Prayer Meetings - Preparing fot the Week of Prayer - Charles Spurgeon - E-Book

Prayer Meetings - Preparing fot the Week of Prayer E-Book

Charles Spurgeon

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"All these continued in common agreement in prayer and supplication." Acts 1:14.

In all churches that are not fully bound and bound by liturgies and rituals, it has been common to hold meetings for social prayer.
We call them prayer meetings.

Now, it may be profitable, from time to time, to look at some of our institutions, see if they are scriptural to realize their defects, see in what sense they can be improved or observe their merits so that we can be further induced to carry them .

The subject of this message was suggested by the fact that we will meet for a day of prayer tomorrow, it is the prayer meetings assemblies of the people of God for worship of this peculiar kind that consists of each expressing his desire before the Lord. Let me share with you this message

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“These all continued with one accord in prayer and supplication.” Acts 1:14.

IN all those churches which are not altogether tied and bound by liturgies and rituals, it has been common to hold meetings for social prayer.

We call them prayer meetings.

Now, it may be profitable, now and then, to look over some of our institutions, to see whether they are Scriptural to notice their defects, to see in what respect they may be improved, or to observe their merits that we may be induced still further to carry them on.

The subject, therefore, this evening, suggested to me by the fact that we are going to meet for a day of prayer tomorrow, is that of prayer meetings assemblies of the people of God for worship of that peculiar kind which consists in each one expressing his desire before the Lord. Let us, then, go through very briefly.


These meetings must have been very common, indeed. They were, doubtless, everyday things, but still there are some few records of the facts connected with them which may be instructive.

The first meeting for prayer which we find after our Lord’s ascension to heaven is the one mentioned in the text and we are led from it to remark that united prayer is the comfort of a disconsolate Church. Can you judge of the sorrow which filled the hearts of the disciples when their Lord was gone from them?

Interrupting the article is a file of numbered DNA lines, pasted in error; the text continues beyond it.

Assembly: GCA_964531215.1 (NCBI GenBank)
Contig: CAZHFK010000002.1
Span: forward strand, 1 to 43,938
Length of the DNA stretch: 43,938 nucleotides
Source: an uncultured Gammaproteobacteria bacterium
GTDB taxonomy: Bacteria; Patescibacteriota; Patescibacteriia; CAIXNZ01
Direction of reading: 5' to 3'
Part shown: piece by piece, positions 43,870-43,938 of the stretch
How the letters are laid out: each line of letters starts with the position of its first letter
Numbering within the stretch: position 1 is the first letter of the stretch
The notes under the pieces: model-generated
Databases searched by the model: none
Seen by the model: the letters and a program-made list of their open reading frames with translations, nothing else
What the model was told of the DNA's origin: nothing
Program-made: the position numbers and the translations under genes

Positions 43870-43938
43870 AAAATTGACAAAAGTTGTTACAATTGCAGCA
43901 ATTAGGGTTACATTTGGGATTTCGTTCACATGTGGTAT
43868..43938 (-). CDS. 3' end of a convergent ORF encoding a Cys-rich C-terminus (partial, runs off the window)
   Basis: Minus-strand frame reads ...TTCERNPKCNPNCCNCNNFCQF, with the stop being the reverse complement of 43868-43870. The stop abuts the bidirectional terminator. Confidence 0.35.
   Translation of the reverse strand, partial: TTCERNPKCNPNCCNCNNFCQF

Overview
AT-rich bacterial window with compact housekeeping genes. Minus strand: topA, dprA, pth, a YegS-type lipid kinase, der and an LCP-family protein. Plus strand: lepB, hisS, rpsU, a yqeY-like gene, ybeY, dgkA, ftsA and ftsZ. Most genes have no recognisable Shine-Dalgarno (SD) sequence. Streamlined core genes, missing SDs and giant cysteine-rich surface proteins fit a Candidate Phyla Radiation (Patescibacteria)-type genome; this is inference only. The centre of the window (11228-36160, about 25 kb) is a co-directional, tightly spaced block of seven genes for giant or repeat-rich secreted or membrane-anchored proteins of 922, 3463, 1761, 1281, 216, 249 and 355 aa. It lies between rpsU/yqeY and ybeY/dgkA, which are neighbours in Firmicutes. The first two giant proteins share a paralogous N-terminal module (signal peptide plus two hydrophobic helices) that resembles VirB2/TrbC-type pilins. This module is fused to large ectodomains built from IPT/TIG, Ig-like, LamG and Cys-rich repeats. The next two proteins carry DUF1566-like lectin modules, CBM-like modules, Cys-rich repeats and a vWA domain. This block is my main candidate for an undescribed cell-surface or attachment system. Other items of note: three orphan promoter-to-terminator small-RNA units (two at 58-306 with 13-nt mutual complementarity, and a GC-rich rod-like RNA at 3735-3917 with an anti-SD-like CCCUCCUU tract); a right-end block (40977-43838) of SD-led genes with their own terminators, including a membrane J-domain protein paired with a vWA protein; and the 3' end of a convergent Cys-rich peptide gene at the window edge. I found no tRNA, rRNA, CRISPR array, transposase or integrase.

They were an army without a leader, a flock without a shepherd, a family without a head. Exposed to innumerable trials, the strong, brazen wall of His presence, which had been round about them, was now withdrawn. In the deep desolation of their spirits they resorted to prayer.

They were like a flock of sheep that will huddle together in a storm, or come closer, each to its fellow, when they hear the sound of the wolf. Poor defenseless creatures as they were, they yet loved to come together and would die together if necessary.

They felt that nothing made them so happy, nothing so emboldened them, nothing so strengthened them to bear their daily difficulties as to draw near to God in common supplication! Beloved, let every church learn the value of its prayer meetings in its dark hours! When the pastor is dead, and when it has been difficult to find a suitable successor.

When, it may be, there are problems and divisions. When death falls upon honored members, when poverty comes in, when there is a spiritual dearth, when the Holy Spirit appears to have withdrawn Himself there is but one remedy for these and a thousand other evils and that one remedy is contained in this short sentence, “Let us pray.”

Those churches which are now writing, “Ichabod,” on their walls and who sorrowfully confess that the congregation is slowly dwindling, might soon restore their numbers if they did but know how to pray! Brothers and sisters, though they are dispirited, now, defeat would then soon become success, their spirits being revived by drawing near to God! And if any of you are personally afflicted and troubled in your estate, you shall find that after coming up to the house of God, your own private prayer chambre will be peculiarly comforting to you!